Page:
It's a scary thing to recognize and truly admit to yourself that you are addicted to something. You move along in your life, believing that you have complete control over yourself and your actions, and then it dawns on you that, in fact, you don't. This addiction limited my ability to get lost in my projects, to problem-solve effectively, and to feel the passage of time in a natural way.
While the reality of my smartphone addiction has been slowly dawning on me over the last year or two, it was only in the last couple of weeks that I truly came to terms with it and decided to do something about it. I can truly say that I began noticing the problem on my own, but a TED Talk by Manoush Zomorodi (1) and part of an episode of the podcast Pantsuit Politics (2) really sparked it for me. Manoush Zomorodi gives empirical and anecdotal information in her talk, citing a study for which people downloaded a monitoring app on their cellphones and clocked an astonishing average of 700 phone pickups per day.
After listening to that TED talk, I knew I had to do something. I started working on it, attempting to consciously avoid picking up my phone unless I had a real reason to do so like sending/answering a text or looking up something specific. It was very difficult at first, and I was horrified by the number of times that I caught myself reaching for my phone out of sheer boredom, social discomfort, or when I reached a hard place in a problem of any kind. But over several days, I noticed real change in the way my brain worked when it came to problem-solving, boredom, and a host of other things. I listened to the above-mentioned episode of Pantsuit Politics after a few days of conscious work, and was inspired to download the app they talked about. I decided to download the app out of sheer curiosity about the number of times that I pick up my phone and how much time I spend on it. I've had the app for several days now, and although I'm glad I didn't have it during the first few days of struggle over letting go of my habit, I find it interesting to have real numbers to compare on a day-to-day basis.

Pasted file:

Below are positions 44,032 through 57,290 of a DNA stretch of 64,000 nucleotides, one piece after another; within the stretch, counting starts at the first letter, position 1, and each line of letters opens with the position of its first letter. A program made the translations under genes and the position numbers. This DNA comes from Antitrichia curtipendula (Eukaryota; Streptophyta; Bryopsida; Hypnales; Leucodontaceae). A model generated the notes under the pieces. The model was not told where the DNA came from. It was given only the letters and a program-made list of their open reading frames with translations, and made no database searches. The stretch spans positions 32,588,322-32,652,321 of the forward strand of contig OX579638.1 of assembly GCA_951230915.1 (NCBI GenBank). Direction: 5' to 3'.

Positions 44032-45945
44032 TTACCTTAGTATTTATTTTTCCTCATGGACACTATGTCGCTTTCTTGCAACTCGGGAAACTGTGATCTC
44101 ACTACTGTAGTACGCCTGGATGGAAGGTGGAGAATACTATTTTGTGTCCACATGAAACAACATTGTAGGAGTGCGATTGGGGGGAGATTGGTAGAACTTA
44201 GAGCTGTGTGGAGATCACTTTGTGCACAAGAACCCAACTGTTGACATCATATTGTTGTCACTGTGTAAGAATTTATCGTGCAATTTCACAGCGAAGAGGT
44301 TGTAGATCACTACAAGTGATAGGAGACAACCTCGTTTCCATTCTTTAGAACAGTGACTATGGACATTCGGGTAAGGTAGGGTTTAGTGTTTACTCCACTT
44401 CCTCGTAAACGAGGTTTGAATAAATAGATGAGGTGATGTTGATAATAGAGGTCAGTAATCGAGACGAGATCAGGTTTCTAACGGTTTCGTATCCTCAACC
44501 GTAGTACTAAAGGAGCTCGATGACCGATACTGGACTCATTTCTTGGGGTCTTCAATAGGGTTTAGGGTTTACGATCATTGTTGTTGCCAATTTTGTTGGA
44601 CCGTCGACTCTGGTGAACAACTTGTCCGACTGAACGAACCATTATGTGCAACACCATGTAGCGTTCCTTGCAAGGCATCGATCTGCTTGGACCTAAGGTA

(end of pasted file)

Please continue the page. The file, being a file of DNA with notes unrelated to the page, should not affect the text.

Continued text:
Based on purely observational and subjective evidence, I think this problem is shared by a vast portion of smartphone-using people. Why is this? In both the TED Talk and Pantsuit Politics episode I mentioned, they talk about the idea that apps and services are designed to keep your attention. Pantsuit Politics called it an "attention economy." Everything about most of the media apps we all use is designed to keep us coming back, and although this isn't an inconspicuous fact, it's not been talked about until recently. But why? How can we take back our attention and still take full advantage of the capabilities of the tools in our pockets? How can we show developers and companies that we don't want the addictive content and formatting they're serving us? I don't know how this will play out in the future of technology, but it's something we've got to talk about, and I'm so glad the conversation has started.